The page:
Policing green spaces

Chico’s new community-based policing model includes stronger ties with park rangers

Recently appointed Police Chief Mike O’Brien has restructured his department to adopt a community-policing model.

Recently appointed Police Chief Mike O’Brien has restructured his department to adopt a community-policing model.

Photo by howard hardee

Messages scrawled underneath a Lindo Channel bridge and also at One-Mile Recreation Area might be threatening to police and park rangers—some reading “RIP park rangers” and others identifying police officers by name and badge number—but the graffiti isn’t the only reason for stepping up enforcement efforts in Chico’s green spaces. So, too, are face-to-face confrontations with “a menacing element,” said interim Chico Police Lt. Rob Merrifield.

At One-Mile specifically, park workers have had a number of “uncomfortable” and “fairly threatening” interactions with park users over the last week while picking up trash or telling people they can’t camp along Big Chico Creek.

“These people were refusing to comply when park staff asked them to move,” Merrifield said by phone this week. “They were directly letting the staff know that the park was theirs. Around then, we started seeing the graffiti pop up. Those things happening together are what prompted a stronger response from the police department.”

Under those circumstances, rangers and police have been working together to roust homeless people from encampments and crack down on criminal activity. The department has diverted officers who would otherwise be patrolling downtown to the park, Merrifield said.

Strengthening the partnership with park rangers is one aspect of the community-policing model adopted by the recently restructured Chico Police Department. Newly appointed Police Chief Mike O’Brien announced his reorganization plan shortly after he was sworn into office at the City Council meeting in early June—taking over for interim Police Chief Mike Dunbaugh—and detailed specifics about it for the first time during the Police Community Advisory Board meeting on Aug. 19.

When O’Brien took the reigns, he “heard loud and clear from the community” about quality of life in Chico, he said. Many citizens expressed feeling unsafe in their neighborhoods, workplaces and the city’s parks. It was also clear Chico police “needed to build bridges” both internally and with the broader community, he said.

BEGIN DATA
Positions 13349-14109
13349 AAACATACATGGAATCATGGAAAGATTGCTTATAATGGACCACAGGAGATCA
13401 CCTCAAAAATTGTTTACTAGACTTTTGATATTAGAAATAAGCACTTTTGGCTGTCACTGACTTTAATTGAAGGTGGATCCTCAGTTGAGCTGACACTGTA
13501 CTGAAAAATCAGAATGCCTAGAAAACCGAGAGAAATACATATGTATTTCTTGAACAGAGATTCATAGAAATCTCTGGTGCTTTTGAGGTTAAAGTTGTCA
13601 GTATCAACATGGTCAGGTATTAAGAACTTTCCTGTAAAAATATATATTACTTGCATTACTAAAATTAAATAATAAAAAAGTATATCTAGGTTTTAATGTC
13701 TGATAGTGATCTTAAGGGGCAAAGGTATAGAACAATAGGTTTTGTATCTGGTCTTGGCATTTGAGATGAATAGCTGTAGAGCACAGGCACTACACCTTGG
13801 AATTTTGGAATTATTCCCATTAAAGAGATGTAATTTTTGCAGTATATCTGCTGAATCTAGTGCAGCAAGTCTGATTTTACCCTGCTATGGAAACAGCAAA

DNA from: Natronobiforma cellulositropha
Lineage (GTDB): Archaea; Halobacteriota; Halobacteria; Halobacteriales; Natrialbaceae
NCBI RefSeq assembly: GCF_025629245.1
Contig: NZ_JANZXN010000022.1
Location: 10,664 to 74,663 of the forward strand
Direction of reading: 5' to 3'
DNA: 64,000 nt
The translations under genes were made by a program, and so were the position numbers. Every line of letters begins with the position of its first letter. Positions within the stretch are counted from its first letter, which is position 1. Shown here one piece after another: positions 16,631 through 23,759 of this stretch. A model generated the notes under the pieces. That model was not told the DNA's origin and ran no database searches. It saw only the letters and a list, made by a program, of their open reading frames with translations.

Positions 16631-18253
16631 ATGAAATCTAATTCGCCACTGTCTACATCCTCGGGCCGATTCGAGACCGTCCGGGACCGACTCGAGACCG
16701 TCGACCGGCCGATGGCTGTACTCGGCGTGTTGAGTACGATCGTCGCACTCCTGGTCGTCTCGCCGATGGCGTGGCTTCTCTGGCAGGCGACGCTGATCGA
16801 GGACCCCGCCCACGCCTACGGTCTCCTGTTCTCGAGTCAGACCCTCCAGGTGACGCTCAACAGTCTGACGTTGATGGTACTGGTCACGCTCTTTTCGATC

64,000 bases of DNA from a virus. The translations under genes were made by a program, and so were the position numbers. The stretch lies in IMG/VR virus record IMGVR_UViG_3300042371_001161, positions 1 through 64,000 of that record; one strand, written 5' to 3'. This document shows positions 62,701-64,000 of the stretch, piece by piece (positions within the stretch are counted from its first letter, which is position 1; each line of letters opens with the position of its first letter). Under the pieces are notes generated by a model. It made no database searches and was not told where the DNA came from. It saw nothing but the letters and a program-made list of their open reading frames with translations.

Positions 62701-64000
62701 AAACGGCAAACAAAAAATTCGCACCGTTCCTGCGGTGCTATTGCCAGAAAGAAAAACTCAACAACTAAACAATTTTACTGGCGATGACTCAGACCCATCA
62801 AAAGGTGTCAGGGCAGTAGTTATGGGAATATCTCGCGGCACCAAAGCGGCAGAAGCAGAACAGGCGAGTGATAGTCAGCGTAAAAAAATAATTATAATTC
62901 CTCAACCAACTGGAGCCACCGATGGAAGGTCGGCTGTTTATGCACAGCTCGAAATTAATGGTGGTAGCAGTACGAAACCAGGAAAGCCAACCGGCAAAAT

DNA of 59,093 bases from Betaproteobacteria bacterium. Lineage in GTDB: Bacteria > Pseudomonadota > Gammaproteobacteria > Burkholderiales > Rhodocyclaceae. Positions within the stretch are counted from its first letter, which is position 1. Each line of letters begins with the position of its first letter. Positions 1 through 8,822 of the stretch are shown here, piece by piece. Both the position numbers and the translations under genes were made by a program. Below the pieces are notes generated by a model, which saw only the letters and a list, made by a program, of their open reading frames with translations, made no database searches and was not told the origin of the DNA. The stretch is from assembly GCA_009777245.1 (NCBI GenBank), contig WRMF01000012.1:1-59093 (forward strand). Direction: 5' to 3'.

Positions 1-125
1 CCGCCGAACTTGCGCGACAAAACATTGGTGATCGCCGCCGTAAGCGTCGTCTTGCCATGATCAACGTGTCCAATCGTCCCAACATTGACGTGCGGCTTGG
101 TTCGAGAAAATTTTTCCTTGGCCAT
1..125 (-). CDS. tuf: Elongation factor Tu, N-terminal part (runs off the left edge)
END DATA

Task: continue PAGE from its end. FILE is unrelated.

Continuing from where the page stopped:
Now, three lieutenants are responsible for separate geographic regions of Chico and will be held accountable to the public, including through the app-based, neighborhood-oriented social media platform Nextdoor, which will allow citizens to submit comments and police to gather information on specific areas upon its launch in late September. Around the same time, O’Brien is reintroducing the TARGET Team—disbanded since early 2013 due to budget cuts—to focus on chronic problems in neighborhoods that draw a disproportionate number of calls for service and, by regularly hitting the streets on foot, serving as familiar faces to the public.

Another longstanding issue O’Brien plans on tackling is succession of administrative positions. (Of the five chiefs who have served since Dunbaugh’s original term, from 1992 to 1994, only Bruce Hagerty stayed in office longer than three years and some, such as Police Chief Kirk Trostle, left unexpectedly.) Merrifield agreed that “we haven’t necessarily done a good job” of grooming internal replacements for the department’s outgoing administrators. But change is in motion, Merrifield says, as he believes the department is already in the process of finding a replacement for his position, since he’ll be retiring within the next two years.

O’Brien will oversee the changes with a robust force compared with just last year, when only 64 police officers were on staff. Now, the department has 87 sworn officers—though that figure includes 10 currently in training—and is close to reaching its goal of assigning all 92 of its allocated positions. However, it likely will take a full year before the new recruits can patrol without the supervision of training officers.

In the meantime, as police and park rangers work to make Bidwell Park safer and cleaner, the partnership between Chico Police Department and the Parks Division is proving useful, Merrifield said. When members of that “menacing element” see a police patrol car approaching in the park, they tend to disperse before officers can speak with them. But riding with park staff is a different story.

“In some instances the park maintenance truck pulls up and people don’t know if it’s going to be a park worker or a police officer who gets out,” Merrifield said. “That’s allowed us to drive right up to these people before they see us coming.”